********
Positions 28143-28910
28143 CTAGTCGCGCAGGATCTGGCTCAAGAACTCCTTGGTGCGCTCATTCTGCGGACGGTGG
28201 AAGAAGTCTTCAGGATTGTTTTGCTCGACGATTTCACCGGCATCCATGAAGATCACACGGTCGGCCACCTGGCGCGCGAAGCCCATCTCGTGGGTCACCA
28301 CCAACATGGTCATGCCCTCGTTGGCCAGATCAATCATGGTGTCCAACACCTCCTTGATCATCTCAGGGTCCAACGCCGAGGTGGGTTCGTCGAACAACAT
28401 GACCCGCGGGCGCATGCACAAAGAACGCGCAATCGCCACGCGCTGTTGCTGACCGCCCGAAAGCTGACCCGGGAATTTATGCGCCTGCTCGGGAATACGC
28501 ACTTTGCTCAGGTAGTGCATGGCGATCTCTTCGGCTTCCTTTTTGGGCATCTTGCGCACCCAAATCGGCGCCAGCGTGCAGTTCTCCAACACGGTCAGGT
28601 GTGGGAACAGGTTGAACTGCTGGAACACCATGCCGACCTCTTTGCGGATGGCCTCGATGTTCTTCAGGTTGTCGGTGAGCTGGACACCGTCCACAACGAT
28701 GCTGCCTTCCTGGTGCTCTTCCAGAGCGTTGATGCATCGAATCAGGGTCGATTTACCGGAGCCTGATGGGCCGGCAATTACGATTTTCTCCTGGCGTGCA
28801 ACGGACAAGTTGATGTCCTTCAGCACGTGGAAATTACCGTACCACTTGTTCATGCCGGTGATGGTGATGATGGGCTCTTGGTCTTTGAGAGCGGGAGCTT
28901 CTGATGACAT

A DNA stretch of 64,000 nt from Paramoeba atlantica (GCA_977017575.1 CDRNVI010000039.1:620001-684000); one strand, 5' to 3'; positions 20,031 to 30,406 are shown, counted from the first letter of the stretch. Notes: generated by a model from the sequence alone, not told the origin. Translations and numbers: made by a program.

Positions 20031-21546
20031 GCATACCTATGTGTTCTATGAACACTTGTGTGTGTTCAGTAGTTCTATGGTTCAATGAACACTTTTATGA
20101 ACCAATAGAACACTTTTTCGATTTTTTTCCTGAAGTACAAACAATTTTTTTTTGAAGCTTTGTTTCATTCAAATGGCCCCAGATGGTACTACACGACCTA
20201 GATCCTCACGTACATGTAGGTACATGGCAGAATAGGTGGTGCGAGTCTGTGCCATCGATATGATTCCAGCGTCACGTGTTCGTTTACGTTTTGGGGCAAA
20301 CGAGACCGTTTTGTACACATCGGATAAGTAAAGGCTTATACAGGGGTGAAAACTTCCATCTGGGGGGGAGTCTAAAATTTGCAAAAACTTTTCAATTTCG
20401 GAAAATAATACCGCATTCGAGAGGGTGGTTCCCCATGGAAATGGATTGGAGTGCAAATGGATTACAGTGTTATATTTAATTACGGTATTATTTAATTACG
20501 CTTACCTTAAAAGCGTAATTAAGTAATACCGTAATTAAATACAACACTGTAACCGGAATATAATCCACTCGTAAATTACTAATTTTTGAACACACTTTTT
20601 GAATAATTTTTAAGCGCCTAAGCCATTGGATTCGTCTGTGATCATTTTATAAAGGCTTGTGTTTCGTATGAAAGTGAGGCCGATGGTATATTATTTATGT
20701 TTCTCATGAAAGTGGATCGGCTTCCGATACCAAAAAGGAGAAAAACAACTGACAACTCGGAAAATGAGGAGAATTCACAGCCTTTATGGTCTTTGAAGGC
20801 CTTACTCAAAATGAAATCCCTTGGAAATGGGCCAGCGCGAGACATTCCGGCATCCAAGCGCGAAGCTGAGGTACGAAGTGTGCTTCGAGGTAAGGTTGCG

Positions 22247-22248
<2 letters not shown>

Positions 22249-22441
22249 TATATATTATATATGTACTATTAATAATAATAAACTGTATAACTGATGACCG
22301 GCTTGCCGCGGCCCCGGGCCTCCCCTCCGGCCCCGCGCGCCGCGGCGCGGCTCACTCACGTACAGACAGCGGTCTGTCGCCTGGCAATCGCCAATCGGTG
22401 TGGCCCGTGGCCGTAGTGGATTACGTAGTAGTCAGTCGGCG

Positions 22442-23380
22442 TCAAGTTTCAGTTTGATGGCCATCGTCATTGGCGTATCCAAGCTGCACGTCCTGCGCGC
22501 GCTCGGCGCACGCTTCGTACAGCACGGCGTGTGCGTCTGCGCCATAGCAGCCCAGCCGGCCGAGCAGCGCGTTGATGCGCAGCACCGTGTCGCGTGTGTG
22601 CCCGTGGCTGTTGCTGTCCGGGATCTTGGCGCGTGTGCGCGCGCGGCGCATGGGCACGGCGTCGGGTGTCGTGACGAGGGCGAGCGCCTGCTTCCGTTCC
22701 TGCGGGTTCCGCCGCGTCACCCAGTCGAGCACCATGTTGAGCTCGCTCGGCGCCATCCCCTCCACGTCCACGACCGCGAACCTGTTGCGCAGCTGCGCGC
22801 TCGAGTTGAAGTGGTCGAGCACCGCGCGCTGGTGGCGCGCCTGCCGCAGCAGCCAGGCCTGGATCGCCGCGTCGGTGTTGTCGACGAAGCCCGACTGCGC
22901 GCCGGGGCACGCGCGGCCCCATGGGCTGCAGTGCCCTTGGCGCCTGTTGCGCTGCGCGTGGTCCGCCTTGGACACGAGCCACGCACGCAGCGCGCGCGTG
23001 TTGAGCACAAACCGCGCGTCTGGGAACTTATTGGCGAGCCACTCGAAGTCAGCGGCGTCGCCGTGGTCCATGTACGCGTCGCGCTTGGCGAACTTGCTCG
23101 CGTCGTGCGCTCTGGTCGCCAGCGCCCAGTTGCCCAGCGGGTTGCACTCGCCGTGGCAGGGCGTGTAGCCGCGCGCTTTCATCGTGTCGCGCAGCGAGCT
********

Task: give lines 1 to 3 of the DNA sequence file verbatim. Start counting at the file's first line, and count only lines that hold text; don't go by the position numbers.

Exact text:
Positions 28143-28910
28143 CTAGTCGCGCAGGATCTGGCTCAAGAACTCCTTGGTGCGCTCATTCTGCGGACGGTGG
28201 AAGAAGTCTTCAGGATTGTTTTGCTCGACGATTTCACCGGCATCCATGAAGATCACACGGTCGGCCACCTGGCGCGCGAAGCCCATCTCGTGGGTCACCA